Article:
Concerns over student safety at prestigious universities are raised by the latest molestation incident at IIT-BHU. Students from different colleges question whether such institutions effectively prioritise security of its female students.
In recent times, an alarming surge in incidents compromising the safety of gender minority students has come to light in college campuses. Notably, such occurrences are increasingly prevalent in some of the country’s most popular universities. From instances of girls being recorded while they were changing at IIT Delhi during a competition to the distressing case at IIT-BHU, where a girl was undressed and molested; similar reports have emerged from Delhi University’s campuses, including Miranda House, Gargi College, and IPCW, where men forcibly entered gender-minority spaces.
While the nature of these cases varies, they all raise a common concern: Are gender minorities genuinely safe in campus spaces?
At IIT-BHU, an alarming incident occurred on November 1, where a student was molested by three unknown men late at night. This led to a widespread protest organised by students, not just for the victim’s justice but for broader concerns.
“IIT-BHU shares its campus space with the main university. The open campus allows unrestricted entry even post-midnight, with inadequate checking and recordkeeping. The absence of a boundary wall and a lack of security pose a risk to safety. It’s because of these loopholes that the offenders in this case are still not caught,”
-A student from IIT BHU.
However, the blame for the incident was wrongly placed on the victim herself, highlighting a double-standard whereby male students can roam freely at any hour while female students face restrictions and are held responsible for any mishap. It makes one wonder if the administration will ever accept their failure or not. These security concerns are not unique to IIT-BHU; they echo across various renowned universities.
“Female students often find themselves confined to hostels during festivals like Holi and Diwali from potential threats created by men. However, there is a lack of measures to control and manage the actions of those who make common public spaces unsafe for female students. How will this situation change when the onus is always on the female and there is a lack of control and action on the people who create this nuance?”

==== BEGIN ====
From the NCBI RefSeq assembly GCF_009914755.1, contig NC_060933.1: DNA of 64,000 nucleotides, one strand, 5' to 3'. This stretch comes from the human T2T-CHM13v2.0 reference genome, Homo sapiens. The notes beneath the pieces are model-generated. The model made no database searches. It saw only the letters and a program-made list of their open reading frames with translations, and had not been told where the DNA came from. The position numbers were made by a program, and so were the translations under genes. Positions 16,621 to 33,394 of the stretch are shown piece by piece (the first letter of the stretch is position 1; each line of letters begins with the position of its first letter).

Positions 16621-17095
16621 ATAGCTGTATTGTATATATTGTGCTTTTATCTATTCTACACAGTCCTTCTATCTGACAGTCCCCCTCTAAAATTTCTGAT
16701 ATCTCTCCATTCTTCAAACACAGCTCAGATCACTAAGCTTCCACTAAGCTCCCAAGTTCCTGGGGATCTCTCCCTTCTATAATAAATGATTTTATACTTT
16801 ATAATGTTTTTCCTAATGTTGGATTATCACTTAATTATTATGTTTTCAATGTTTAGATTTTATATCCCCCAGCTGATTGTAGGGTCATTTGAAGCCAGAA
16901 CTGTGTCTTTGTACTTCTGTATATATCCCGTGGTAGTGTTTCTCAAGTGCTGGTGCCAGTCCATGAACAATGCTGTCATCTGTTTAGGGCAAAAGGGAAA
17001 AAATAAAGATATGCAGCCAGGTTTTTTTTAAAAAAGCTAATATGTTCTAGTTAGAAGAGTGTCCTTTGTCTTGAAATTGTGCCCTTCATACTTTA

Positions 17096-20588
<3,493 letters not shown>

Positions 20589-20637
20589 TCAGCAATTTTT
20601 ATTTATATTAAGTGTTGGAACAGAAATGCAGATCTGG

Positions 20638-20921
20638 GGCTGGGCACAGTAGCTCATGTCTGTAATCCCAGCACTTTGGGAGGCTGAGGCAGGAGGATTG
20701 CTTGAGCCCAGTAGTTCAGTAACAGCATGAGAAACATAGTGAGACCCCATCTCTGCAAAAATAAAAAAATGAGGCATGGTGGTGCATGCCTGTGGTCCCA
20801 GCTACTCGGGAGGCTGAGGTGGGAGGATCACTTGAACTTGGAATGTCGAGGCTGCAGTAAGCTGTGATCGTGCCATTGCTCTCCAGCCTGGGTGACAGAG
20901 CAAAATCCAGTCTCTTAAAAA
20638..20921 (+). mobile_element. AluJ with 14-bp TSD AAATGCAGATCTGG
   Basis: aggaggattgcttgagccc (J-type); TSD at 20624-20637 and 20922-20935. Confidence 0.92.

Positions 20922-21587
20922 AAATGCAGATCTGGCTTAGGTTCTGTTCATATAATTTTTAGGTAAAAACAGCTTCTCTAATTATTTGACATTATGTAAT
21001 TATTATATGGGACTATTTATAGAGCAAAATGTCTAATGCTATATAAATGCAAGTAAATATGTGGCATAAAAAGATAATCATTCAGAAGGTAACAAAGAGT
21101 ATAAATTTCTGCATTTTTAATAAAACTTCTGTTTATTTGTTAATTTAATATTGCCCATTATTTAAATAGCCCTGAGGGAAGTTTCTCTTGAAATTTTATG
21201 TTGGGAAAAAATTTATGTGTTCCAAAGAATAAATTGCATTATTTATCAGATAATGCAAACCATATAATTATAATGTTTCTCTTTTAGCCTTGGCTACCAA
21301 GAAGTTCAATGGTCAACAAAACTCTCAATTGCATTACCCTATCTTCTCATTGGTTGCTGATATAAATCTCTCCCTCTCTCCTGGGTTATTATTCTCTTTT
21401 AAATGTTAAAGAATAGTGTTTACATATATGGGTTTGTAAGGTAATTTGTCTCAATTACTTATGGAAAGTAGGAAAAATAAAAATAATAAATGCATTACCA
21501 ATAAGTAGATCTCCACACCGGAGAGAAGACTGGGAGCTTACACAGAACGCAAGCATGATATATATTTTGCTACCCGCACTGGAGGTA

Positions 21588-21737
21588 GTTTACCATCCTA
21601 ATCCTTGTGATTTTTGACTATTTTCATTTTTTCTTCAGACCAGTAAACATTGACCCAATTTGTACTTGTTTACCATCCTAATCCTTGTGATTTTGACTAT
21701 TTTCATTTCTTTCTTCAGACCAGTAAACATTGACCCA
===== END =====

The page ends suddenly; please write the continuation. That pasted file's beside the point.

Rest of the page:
-Shreya, a student from IPCW, argues.
“While I feel safe at my college campus, the same cannot be said about the surrounding campus area, especially at odd hours. Cases of Eve-teasing, bag snatching, and stalking have repeatedly happened, and it is worrisome for students who have to be constantly vigilant while they live in such areas with narrow roads and less security.”
-Ananya, a student from Miranda House.
While all-women spaces generally offer more comfort and protection, there remains a fear of outsiders violating these spaces. In co-ed colleges, where there is a persistent fear of the male gaze, posed by both outsiders and insiders. Students describe how they are constantly concerned about what they should wear, say, and do.
“We can’t guarantee the behaviour of students at colleges because of the extremely diverse population. In many coed colleges, casual teasing and mocking are normal, and nobody takes any notice unless something really serious occurs.”
-A student from Dyal Singh college.
When examining the role of college administration and the police, students believe that basic safety measures such as security guards, CCTVs, and boundary walls are present on the majority of campuses. The lack of this has led to the recent fight of IIT-BHU students where they demand a secure campus with a suitable security method to track the entry of outsiders. Although, it is a crucial step forward, accounts from other supposedly “safe” campuses like IIT-Delhi, IPCW and Miranda House where these measures were breached, shed scepticism about how effective these measures really are. The fundamental question still stands: Are college campuses truly able to safeguard gender minorities, or are we normalising harassment in these seemingly “student friendly” places?
It should be noted that resolving gender minority safety issues on college campuses necessitates a comprehensive approach that includes strict safety standards, heightened awareness, police patrolling, and a change in collective mindset. Regardless of the gender, it is imperative to establish a safe space for all students and ensure that the onus of safety does not unfairly fall on the victims.
Read Also: Women’s Safety in DU: How Safe Are We?
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